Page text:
One term that comes up often in discussions of counseling is empathy. Most of us define it along these lines:
…the feeling that you understand and share another person’s experiences and emotions; the ability to share someone else’s feelings”. (Merriam-Webster online dictionary).
Or to expand further: “…the action of understanding, being aware of, being sensitive to, and vicariously experiencing the feelings, thoughts, and experience of another…”
People in recovery often refer to themselves as having an enhanced capacity for empathy with those in treatment, based on their shared experience of addiction.
But when psychologists use the term, it can have quite a different meaning.
Here’s a quote I came across from an interview with William Miller PhD, a principal developer of the approach known as Motivational Interviewing:
“Let me say what I mean by ’empathy’. I don’t mean a personality trait. I don’t mean having had similar experience….What I mean by empathy is the therapeutic skill described by Carl Rogers, the ability to listen well to people, understand what they mean, and reflect it back to them in a way that helps them keep exploring.” (from a 2012 interview with William White).
Clearly, this is something quite apart from the conventional definition. Not so much ‘I share your pain’ as ‘I want to show you I understand what you mean’– a variation on what therapists call reflective listening.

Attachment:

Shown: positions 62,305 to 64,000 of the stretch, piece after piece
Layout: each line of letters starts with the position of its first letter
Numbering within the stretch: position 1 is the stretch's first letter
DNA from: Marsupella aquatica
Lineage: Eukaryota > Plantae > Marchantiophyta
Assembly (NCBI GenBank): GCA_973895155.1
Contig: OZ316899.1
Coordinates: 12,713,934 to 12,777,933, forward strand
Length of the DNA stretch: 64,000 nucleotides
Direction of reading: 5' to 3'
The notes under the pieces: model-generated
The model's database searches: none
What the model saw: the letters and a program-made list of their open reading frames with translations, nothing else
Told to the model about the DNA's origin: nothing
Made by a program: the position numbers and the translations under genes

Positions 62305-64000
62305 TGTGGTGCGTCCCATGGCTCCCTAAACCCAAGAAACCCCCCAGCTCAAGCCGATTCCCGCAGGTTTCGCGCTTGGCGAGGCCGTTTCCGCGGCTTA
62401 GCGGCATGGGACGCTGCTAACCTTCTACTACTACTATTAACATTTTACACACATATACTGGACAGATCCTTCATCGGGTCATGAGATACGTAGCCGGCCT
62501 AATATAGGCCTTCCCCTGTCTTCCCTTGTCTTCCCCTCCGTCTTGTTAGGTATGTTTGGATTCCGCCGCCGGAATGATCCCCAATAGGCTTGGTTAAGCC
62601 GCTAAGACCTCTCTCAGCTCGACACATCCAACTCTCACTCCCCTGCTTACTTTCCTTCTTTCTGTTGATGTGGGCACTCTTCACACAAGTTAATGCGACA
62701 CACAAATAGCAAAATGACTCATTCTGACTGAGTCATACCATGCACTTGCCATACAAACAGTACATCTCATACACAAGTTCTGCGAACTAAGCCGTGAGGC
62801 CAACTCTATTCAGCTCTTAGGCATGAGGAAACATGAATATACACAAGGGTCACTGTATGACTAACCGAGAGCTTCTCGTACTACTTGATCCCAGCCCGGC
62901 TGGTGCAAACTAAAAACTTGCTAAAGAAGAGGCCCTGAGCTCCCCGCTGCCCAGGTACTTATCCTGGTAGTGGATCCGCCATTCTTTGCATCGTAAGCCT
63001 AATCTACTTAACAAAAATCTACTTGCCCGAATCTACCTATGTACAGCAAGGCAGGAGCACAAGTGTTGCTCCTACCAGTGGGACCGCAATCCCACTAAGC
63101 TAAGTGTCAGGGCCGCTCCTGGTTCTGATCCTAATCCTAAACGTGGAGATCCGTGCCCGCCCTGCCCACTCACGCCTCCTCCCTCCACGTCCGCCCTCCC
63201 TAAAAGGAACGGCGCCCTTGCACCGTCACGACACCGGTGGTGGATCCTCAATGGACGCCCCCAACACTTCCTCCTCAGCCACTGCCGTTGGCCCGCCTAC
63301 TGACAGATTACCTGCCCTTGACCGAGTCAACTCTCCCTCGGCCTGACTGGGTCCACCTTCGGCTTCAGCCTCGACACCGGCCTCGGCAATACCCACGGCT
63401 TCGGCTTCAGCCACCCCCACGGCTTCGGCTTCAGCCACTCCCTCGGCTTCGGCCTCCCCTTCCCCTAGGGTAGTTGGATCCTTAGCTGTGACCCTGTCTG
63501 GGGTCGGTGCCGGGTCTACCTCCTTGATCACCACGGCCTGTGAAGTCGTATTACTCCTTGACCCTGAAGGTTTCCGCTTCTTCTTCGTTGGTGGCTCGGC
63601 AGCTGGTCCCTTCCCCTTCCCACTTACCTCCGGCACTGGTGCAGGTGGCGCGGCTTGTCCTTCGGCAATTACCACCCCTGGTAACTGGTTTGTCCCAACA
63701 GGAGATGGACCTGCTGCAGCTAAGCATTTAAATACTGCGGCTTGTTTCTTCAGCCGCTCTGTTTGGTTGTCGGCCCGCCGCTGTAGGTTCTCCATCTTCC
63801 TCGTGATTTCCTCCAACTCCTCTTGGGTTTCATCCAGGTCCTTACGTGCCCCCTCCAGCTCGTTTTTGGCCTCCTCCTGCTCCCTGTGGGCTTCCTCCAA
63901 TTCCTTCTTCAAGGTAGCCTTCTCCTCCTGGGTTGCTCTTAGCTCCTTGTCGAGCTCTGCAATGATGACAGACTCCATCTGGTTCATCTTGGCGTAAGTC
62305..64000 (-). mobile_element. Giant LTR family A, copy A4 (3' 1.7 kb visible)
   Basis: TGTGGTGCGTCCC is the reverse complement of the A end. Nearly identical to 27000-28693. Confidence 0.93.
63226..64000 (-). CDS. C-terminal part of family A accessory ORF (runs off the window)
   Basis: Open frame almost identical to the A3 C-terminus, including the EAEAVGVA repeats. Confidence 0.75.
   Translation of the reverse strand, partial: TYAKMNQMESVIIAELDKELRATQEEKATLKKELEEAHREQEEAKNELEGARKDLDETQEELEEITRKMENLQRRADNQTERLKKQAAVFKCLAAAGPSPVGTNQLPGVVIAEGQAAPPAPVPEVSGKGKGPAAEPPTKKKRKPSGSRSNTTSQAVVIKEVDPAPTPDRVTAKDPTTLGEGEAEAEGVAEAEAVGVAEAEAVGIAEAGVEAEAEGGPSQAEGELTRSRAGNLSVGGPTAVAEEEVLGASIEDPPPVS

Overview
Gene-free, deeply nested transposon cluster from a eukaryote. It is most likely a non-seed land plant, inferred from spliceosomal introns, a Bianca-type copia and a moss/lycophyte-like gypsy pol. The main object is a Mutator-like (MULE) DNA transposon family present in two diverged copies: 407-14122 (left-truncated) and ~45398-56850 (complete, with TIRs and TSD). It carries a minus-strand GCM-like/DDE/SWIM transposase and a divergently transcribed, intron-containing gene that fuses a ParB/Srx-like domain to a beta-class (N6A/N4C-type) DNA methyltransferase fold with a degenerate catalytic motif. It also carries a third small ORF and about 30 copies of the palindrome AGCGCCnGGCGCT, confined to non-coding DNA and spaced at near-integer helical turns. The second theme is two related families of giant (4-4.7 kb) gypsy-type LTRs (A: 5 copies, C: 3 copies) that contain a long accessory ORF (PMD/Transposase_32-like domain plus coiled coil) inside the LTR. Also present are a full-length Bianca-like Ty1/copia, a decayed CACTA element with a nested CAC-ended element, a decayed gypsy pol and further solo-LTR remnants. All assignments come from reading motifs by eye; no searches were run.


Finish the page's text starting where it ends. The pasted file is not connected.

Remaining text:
Here’s how that works: During the session, the therapist is an active participant in the dialogue, and takes pains to demonstrate that he/she understands the patient’s viewpoint. It’s not a sign the therapist agrees with the patient, only that he or she ‘gets’ it. The assumption is that this practice will encourage further disclosure of important issues and feelings. The therapist may summarize, but is careful not to judge.
This is more challenging than it sounds, and requires training and supervision. The natural inclination of many therapists is to evaluate, react to, or otherwise make judgments about what the patient is telling them. But that can interrupt the process and deter further disclosure.
“It [empathy] is the opposite of an expert model, that ‘I’m going to fix you’,” Miller continues. “It is a respectful, hopeful, engaged kind of listening that brings out the best in people.”
It’s a definition that’s particular to therapy, even a specific school of therapy, and not necessarily for use in other contexts.